The structure of a yoga class will also vary depending on studio, class type, and teacher. Classes at CorePower, for example, begin with a series of poses to help connect you to your breath, says Opielowski. From there, the teacher may ask you to set an intention for the class, which essentially means selecting a specific word or quality to focus on for the remainder of class, like openness or healing. Then, you’ll likely move through different poses and flows (a specific sequence of poses repeated several times). Your class may also have a “pose of the day” that your instructor describes in detail and provides several regressions for the class to work toward. Classes may also include hip-opening movements and spine-strengthening movements before ending with a brief meditation performed while lying on your back in Savasana (also known as Corpse Pose).
Also, while the specific poses you do will vary greatly depending on the class and instructor, there are a handful that are great to know beforehand as they often pop up in many different popular styles of yoga. Check out these 12 must-know yoga for beginners to arm yourself with a few basics.
5. When dressing for class, opt for something comfortable and form-fitting.
Your attire, first and foremost, should be comfortable, says Opielowski. It should also absorb sweat well and allow you to move, stretch, and breathe with ease, she adds. Most people wear leggings to yoga, though you can certainly wear shorts if that’s what you’re more comfortable in. On top, a supportive sports bra, and a light, comfortable T-shirt or tank are good options. Just make sure that whatever you choose is form-fitting, or tuck your shirt into the waist of your pants, so that it’s not billowing out as you move through different poses, says Opielowski. You don’t need special shoes as yoga is performed barefoot.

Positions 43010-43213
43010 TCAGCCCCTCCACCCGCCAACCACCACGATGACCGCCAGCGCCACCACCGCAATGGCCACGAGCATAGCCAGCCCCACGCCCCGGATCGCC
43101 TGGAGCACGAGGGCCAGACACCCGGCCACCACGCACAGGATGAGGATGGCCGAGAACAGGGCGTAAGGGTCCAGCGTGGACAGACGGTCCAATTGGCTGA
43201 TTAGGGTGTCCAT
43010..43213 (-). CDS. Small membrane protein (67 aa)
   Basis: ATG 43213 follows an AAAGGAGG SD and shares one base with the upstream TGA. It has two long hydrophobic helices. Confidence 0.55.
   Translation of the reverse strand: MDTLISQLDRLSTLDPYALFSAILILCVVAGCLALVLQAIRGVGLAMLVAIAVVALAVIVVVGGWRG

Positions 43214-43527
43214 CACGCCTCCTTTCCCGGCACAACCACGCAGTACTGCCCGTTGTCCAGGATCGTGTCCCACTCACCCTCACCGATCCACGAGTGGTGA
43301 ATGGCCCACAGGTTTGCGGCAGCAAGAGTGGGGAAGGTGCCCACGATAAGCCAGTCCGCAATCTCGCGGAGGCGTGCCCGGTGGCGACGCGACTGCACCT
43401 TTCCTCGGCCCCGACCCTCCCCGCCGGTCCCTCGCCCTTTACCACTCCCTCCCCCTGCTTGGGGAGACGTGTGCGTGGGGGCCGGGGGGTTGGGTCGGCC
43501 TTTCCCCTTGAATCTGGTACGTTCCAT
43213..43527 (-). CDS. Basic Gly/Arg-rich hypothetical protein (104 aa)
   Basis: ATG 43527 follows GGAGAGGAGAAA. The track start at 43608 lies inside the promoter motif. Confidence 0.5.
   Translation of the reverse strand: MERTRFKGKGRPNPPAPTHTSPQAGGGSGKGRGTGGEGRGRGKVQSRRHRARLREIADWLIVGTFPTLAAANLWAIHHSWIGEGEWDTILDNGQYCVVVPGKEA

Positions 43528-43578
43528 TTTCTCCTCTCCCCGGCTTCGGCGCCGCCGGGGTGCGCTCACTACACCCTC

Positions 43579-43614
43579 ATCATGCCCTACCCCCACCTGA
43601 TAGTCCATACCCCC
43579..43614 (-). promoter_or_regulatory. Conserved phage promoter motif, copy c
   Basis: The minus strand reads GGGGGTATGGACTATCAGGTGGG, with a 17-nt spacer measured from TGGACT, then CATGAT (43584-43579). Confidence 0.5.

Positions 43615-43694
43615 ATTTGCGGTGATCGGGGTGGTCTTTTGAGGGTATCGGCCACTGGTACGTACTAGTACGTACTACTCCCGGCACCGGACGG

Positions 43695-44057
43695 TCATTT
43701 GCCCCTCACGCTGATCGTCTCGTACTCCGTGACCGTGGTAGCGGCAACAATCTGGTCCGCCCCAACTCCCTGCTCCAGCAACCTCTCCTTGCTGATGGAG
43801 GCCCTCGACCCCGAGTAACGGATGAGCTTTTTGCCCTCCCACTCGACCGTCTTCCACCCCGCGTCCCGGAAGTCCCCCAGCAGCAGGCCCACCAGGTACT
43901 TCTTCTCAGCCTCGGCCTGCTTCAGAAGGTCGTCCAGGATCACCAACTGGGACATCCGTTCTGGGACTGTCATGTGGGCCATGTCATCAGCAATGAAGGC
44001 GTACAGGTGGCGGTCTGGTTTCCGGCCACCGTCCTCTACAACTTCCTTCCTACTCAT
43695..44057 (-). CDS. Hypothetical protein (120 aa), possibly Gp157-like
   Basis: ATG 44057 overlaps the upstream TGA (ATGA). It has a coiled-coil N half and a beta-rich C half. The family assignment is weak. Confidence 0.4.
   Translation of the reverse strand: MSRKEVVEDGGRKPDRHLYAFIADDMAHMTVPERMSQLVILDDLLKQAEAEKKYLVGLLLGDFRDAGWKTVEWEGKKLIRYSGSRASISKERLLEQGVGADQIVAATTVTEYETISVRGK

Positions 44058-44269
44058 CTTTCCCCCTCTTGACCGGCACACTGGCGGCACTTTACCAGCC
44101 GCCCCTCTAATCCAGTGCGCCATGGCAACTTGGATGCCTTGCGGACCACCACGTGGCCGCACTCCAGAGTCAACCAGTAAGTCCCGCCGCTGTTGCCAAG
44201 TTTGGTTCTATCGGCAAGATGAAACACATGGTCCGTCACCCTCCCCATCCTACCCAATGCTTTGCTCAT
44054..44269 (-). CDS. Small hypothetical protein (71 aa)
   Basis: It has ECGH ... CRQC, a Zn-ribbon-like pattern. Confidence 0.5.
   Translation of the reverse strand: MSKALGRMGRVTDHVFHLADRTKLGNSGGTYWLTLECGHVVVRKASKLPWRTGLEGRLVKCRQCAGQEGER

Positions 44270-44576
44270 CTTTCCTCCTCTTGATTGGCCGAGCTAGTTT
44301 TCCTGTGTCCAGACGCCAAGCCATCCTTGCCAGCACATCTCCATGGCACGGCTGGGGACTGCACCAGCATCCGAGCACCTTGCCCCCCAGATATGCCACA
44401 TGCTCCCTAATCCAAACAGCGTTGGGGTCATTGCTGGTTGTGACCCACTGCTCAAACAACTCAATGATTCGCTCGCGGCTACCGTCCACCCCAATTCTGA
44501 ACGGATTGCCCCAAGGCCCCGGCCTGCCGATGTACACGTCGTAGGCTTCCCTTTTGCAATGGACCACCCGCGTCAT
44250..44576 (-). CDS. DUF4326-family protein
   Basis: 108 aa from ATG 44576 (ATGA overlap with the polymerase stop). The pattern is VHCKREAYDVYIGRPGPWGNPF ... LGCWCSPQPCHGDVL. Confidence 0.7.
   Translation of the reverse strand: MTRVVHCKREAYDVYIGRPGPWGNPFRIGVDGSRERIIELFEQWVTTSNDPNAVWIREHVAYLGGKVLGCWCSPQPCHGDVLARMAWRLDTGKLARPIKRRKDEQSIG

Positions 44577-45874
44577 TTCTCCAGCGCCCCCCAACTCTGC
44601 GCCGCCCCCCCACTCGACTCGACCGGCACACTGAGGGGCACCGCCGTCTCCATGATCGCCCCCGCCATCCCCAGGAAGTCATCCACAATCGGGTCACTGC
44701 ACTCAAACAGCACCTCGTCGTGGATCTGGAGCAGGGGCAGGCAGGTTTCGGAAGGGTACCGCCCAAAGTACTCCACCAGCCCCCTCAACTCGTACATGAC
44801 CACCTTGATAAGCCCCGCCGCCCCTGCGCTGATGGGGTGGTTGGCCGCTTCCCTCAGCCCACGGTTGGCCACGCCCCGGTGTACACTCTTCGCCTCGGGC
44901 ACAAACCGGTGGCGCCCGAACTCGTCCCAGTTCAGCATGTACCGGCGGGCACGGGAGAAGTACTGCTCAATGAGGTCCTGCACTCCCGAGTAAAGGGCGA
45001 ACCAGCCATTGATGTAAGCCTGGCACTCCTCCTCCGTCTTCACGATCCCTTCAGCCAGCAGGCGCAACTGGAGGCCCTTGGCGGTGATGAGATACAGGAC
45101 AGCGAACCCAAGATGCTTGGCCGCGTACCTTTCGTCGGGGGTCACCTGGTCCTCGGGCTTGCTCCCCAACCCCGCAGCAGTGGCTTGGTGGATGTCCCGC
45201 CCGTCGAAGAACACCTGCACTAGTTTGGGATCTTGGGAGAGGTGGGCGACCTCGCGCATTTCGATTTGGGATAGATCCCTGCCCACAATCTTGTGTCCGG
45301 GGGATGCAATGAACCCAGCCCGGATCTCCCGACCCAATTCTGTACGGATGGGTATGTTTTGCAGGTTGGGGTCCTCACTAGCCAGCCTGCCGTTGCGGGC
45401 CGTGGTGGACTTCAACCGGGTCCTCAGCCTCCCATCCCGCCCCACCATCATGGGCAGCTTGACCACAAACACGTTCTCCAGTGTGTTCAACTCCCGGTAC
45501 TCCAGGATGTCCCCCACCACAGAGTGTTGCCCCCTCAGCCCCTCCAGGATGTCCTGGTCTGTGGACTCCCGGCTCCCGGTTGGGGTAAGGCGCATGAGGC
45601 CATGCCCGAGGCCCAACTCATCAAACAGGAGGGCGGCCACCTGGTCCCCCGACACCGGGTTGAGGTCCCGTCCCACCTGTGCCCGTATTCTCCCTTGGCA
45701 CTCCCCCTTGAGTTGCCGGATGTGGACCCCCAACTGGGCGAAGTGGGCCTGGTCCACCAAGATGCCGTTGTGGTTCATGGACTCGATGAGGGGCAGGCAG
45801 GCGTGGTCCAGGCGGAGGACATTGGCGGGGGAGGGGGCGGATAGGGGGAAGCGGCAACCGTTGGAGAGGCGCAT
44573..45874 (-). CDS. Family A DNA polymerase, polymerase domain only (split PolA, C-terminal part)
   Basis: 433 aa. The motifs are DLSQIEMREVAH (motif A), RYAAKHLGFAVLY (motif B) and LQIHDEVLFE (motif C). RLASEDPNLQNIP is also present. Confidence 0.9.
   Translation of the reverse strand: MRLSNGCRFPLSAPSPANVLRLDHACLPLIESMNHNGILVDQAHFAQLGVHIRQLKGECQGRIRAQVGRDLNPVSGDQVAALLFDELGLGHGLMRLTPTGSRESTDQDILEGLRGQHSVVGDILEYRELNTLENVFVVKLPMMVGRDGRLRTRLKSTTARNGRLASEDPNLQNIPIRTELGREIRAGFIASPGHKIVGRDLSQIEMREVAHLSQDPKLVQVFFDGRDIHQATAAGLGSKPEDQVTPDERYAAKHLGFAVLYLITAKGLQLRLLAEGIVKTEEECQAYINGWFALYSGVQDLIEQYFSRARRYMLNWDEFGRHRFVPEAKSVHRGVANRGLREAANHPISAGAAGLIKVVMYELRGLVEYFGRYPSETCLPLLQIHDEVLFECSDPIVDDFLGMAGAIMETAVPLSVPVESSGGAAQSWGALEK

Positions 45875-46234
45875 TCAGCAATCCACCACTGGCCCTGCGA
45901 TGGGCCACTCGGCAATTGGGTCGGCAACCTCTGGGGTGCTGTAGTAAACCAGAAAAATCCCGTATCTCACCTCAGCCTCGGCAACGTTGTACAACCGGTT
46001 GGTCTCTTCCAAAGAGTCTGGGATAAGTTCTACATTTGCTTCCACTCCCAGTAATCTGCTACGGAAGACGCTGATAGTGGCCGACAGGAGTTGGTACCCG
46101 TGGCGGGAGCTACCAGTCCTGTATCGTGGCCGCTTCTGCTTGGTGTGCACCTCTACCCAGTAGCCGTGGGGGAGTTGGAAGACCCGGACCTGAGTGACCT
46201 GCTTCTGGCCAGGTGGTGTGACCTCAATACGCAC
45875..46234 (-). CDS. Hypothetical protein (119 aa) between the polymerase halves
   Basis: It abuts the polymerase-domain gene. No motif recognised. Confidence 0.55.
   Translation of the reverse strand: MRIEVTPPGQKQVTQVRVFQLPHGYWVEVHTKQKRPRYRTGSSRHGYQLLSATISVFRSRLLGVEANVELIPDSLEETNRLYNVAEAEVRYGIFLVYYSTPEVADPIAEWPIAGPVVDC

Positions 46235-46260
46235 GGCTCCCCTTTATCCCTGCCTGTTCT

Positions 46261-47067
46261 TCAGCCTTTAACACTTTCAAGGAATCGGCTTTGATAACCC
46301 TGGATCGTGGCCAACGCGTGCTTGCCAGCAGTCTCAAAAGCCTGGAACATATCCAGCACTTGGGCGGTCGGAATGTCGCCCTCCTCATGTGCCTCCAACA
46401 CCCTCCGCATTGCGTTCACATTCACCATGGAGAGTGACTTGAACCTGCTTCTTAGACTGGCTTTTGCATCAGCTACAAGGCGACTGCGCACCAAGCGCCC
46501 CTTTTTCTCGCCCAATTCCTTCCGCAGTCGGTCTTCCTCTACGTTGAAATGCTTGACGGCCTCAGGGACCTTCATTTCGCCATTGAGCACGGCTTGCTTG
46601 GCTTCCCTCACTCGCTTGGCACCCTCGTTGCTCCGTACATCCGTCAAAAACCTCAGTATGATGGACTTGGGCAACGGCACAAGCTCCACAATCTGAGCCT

6. Introduce yourself to the instructor before class.
Arrive to class early and introduce yourself to the teacher. Let them know it’s your first time at yoga and alert them of injuries or concerns before class begins. A good teacher will be happy to guide you through any modifications or reservations you may have, says Grieve.
7. Consider bringing a water bottle, towel, and yoga mat.